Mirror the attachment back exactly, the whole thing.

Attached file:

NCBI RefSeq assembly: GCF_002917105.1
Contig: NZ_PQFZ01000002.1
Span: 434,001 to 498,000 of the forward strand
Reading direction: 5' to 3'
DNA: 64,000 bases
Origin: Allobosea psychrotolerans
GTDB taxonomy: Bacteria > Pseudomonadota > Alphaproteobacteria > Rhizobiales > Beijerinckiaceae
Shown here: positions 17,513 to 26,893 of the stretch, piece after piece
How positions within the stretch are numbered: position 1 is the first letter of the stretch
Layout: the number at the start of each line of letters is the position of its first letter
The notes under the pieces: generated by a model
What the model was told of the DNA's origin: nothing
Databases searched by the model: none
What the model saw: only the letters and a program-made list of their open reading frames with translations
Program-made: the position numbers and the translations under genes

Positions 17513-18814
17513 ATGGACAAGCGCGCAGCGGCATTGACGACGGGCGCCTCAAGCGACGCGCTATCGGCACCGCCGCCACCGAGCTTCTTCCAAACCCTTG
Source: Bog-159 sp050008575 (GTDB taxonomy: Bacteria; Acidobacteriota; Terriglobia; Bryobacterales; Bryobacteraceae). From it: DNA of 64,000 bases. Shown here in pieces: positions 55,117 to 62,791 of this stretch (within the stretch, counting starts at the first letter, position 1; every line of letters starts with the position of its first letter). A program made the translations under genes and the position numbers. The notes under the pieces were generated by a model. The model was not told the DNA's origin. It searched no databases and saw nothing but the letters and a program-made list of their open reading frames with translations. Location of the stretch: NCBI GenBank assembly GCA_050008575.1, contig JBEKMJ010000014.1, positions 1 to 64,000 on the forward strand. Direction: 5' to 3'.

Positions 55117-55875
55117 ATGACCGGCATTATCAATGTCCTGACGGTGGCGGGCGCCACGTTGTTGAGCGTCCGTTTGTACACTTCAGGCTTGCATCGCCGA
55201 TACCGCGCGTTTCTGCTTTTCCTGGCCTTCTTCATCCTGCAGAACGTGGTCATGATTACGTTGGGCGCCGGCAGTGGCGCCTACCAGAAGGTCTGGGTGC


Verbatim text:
NCBI RefSeq assembly: GCF_002917105.1
Contig: NZ_PQFZ01000002.1
Span: 434,001 to 498,000 of the forward strand
Reading direction: 5' to 3'
DNA: 64,000 bases
Origin: Allobosea psychrotolerans
GTDB taxonomy: Bacteria > Pseudomonadota > Alphaproteobacteria > Rhizobiales > Beijerinckiaceae
Shown here: positions 17,513 to 26,893 of the stretch, piece after piece
How positions within the stretch are numbered: position 1 is the first letter of the stretch
Layout: the number at the start of each line of letters is the position of its first letter
The notes under the pieces: generated by a model
What the model was told of the DNA's origin: nothing
Databases searched by the model: none
What the model saw: only the letters and a program-made list of their open reading frames with translations
Program-made: the position numbers and the translations under genes

Positions 17513-18814
17513 ATGGACAAGCGCGCAGCGGCATTGACGACGGGCGCCTCAAGCGACGCGCTATCGGCACCGCCGCCACCGAGCTTCTTCCAAACCCTTG
Source: Bog-159 sp050008575 (GTDB taxonomy: Bacteria; Acidobacteriota; Terriglobia; Bryobacterales; Bryobacteraceae). From it: DNA of 64,000 bases. Shown here in pieces: positions 55,117 to 62,791 of this stretch (within the stretch, counting starts at the first letter, position 1; every line of letters starts with the position of its first letter). A program made the translations under genes and the position numbers. The notes under the pieces were generated by a model. The model was not told the DNA's origin. It searched no databases and saw nothing but the letters and a program-made list of their open reading frames with translations. Location of the stretch: NCBI GenBank assembly GCA_050008575.1, contig JBEKMJ010000014.1, positions 1 to 64,000 on the forward strand. Direction: 5' to 3'.

Positions 55117-55875
55117 ATGACCGGCATTATCAATGTCCTGACGGTGGCGGGCGCCACGTTGTTGAGCGTCCGTTTGTACACTTCAGGCTTGCATCGCCGA
55201 TACCGCGCGTTTCTGCTTTTCCTGGCCTTCTTCATCCTGCAGAACGTGGTCATGATTACGTTGGGCGCCGGCAGTGGCGCCTACCAGAAGGTCTGGGTGC